Generative artificial intelligence (AI) tools have evolved to the point where they can generate content that is becoming more realistic and more difficult to distinguish from human intellectual property. Some of these tools can effectively generate various types of text (ChatGPT, Jasper), computer code (GitHub, Copilot), equations (Wolfram), scientific papers with references (Elicit), or images (DALL-E, Midjourney).
While there are many different generative AI models currently operating, ChatGPT has gained the most attention globally because it is freely available to the public, has a simple and user-friendly interface, is able to interpret natural language prompts, and is able to generate unique responses based on predictive models it has been trained on. The quality and validity of outputs from generative AI tools such as ChatGPT can be highly variable, depending on the prompt it has been given and the way the algorithms have been trained. However, this is improving as the model trains itself and gains access to more and different data sets.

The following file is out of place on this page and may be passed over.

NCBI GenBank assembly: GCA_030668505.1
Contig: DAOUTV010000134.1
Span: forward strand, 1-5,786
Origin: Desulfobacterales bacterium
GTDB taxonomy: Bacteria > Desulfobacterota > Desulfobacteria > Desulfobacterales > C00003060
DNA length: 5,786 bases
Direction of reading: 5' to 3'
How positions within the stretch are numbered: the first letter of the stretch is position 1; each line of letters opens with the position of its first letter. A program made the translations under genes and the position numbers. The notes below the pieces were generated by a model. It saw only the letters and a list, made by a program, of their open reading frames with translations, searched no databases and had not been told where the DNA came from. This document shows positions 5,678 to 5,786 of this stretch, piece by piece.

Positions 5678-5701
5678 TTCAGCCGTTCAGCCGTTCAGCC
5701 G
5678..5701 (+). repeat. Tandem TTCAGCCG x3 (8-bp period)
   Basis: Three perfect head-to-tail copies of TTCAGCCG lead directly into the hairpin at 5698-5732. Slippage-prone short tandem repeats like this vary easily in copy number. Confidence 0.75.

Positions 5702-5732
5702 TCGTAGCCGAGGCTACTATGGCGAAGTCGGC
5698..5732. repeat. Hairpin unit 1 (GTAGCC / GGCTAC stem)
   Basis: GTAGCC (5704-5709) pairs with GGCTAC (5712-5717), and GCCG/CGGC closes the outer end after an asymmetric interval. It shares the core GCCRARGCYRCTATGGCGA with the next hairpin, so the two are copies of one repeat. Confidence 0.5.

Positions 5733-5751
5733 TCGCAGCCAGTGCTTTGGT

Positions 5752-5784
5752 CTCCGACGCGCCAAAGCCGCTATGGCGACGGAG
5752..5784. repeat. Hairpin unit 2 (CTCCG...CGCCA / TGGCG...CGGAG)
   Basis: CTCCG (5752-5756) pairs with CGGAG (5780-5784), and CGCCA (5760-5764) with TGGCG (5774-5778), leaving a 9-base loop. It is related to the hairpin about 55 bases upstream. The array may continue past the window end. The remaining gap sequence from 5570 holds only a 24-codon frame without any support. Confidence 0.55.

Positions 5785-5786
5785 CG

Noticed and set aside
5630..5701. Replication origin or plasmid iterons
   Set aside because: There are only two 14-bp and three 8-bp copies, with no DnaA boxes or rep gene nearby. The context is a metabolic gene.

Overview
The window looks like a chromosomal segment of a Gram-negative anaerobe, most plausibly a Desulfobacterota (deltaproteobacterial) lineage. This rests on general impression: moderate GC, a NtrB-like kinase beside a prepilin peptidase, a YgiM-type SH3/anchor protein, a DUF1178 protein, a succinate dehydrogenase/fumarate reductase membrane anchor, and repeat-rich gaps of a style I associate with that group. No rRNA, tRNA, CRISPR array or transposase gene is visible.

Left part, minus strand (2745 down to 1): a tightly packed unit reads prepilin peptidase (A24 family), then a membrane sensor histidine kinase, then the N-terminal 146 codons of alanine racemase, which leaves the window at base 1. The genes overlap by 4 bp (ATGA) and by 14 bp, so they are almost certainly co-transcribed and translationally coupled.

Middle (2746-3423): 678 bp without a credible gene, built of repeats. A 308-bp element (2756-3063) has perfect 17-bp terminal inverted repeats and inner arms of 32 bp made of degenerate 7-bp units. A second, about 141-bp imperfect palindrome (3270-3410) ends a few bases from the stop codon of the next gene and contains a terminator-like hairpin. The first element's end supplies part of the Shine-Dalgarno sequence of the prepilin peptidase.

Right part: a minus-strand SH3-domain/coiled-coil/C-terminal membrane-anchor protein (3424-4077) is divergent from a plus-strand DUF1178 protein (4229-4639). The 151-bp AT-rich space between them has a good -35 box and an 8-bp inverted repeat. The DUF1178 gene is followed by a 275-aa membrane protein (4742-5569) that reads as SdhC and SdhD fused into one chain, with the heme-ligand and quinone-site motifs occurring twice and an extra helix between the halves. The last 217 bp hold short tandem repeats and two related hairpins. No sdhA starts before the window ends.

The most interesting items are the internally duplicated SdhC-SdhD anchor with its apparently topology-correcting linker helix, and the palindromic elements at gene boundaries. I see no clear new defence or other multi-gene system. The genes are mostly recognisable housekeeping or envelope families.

As generative AI tools continue to evolve, discussions about their impact on education are ongoing. However, in the Canadian context, many educators agree that instead of trying to ban the use of generative AI tools, post-secondary institutions need be able to meaningfully adapt their educational practices much like they were able to do so in the past with previous technologies that raised concerns, such as calculators, spelling and grammar-checkers, search engines, Wikipedia, etc. (Kovanovic, 2023; Monash University, 2023).
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